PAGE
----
Adding ethanol—the type of alcohol found in rum, vodka, tequila and other spirits—boosted the antioxidant nutrients in strawberries and blackberries, the researchers found.

Any colored fruit might be made even more healthful with the addition of a splash of alcohol, they report in the Journal of the Science of Food and Agriculture.

Berries, for instance, contain compounds known as polyphenols and anthocyanins. People who eat more of these fruits and vegetables have a documented lower risk of cancer, heart disease and some neurological diseases...

# Posted by The Rat @ 4:10 PM

      ( 2:44 PM ) The Rat  

Japan's 'toiletgate' is heating up as the country's second-biggest maker of high-tech 'washlets' went public with its own tales of malfunction.

INAX Corporation says there were seven cases of its toilet-bidet combinations either smoking or catching fire between 1991 and 2005.

Its announcement follows an admission this week by Toto, Japan's leading 'washlet' maker, that 29 of its products became undesirable places to, well, you know.

Toto said it will check 180,000 units for possible repairs, while INAX had recalled 30,000 toilets more than 20 years ago after cases of overheating...

# Posted by The Rat @ 2:44 PM

      ( 2:14 AM ) The Rat  
INTERESTING STUFF IN THIS (from January 2006).

The documents show a particularly hard-line side of Churchill as a wartime leader, including his suggestion that Britain should retaliate for Nazi attacks in Czechoslovakia by destroying three German villages for every Czech village assaulted by the Nazis, according to the reports.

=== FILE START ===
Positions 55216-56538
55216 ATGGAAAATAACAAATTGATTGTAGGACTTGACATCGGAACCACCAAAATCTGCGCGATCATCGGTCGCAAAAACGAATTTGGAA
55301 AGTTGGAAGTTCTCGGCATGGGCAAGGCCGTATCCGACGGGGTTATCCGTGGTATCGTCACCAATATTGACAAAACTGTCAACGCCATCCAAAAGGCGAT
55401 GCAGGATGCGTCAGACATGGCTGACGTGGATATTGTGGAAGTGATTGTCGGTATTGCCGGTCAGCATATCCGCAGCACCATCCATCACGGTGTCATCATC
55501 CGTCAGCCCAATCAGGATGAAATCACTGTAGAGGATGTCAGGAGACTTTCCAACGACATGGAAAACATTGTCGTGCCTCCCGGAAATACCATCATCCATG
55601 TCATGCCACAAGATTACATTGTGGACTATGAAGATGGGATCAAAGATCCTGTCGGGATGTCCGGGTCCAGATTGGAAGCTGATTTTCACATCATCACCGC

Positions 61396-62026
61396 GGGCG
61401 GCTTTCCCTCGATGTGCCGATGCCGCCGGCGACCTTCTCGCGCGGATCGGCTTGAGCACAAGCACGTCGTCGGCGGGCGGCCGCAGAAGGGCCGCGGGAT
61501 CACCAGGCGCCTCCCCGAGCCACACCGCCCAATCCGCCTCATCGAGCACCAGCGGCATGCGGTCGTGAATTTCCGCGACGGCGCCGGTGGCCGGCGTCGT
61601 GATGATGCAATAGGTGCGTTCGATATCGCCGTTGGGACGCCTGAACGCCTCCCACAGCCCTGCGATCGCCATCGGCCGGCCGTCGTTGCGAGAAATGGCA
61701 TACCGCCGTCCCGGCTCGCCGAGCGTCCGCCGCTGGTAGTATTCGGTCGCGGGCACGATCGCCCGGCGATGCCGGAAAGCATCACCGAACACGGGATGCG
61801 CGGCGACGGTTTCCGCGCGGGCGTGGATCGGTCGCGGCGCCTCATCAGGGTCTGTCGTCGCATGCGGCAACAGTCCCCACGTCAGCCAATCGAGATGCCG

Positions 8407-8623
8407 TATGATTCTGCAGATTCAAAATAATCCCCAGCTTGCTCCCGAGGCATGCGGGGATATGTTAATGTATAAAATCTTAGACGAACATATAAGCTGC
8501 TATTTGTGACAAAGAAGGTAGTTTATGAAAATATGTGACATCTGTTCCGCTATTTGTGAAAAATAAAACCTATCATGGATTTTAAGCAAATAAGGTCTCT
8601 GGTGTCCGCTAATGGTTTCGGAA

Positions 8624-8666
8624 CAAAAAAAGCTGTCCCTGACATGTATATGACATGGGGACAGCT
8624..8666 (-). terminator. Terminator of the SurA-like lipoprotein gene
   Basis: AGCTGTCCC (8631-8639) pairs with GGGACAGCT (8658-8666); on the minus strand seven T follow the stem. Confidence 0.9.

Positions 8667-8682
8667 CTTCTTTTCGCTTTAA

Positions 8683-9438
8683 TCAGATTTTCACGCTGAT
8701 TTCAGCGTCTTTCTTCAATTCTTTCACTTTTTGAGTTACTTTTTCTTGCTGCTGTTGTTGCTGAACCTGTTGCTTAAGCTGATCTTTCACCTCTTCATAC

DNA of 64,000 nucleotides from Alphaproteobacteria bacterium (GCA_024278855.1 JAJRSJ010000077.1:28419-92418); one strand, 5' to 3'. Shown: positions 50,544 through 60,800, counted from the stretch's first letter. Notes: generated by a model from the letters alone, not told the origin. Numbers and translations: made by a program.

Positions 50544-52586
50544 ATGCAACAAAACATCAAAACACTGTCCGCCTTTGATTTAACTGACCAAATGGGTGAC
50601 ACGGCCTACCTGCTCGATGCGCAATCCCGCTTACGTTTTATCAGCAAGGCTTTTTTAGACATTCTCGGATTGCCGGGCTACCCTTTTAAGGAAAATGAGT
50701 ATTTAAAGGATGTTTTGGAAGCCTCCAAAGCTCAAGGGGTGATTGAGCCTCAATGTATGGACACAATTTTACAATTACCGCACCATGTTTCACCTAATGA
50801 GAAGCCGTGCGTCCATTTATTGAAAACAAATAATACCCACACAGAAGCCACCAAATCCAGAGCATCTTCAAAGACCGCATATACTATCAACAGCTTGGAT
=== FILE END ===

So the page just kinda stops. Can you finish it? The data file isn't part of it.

At one war cabinet meeting in December 1942, the records show, Churchill commented, "Contemplate that if Hitler falls into our hands we shall certainly put him to death," describing him as "the mainspring of evil." The prime minister proposed that Hitler should be treated like a "gangster" and executed in an electric chair from the United States. At the time, Britain carried out executions by hanging; capital punishment has since been banned in Britain.

It is unclear whether Churchill was serious or jesting, according to the reports, when he suggested that the United States might provide an electric chair as part of its lend-lease assistance program.

"Instrument—electric chair, for gangsters no doubt available on Lease Lend," the prime minister was quoted as saying...

# Posted by The Rat @ 2:14 AM

      ( 2:04 AM ) The Rat  

"We've done it," said senior producer Julie Snyder, who was personally interviewed for a 2003 This American Life episode, "Going Eclectic," in which she described what it's like to be a bilingual member of the ACLU trained in kite-making by a Japanese stepfather. "There is not a single existential crisis or self-congratulatory epiphany that has been or could be experienced by a left-leaning agnostic that we have not exhaustively documented and grouped by theme."

Added Snyder, "We here at public radio couldn't be more pleased with ourselves."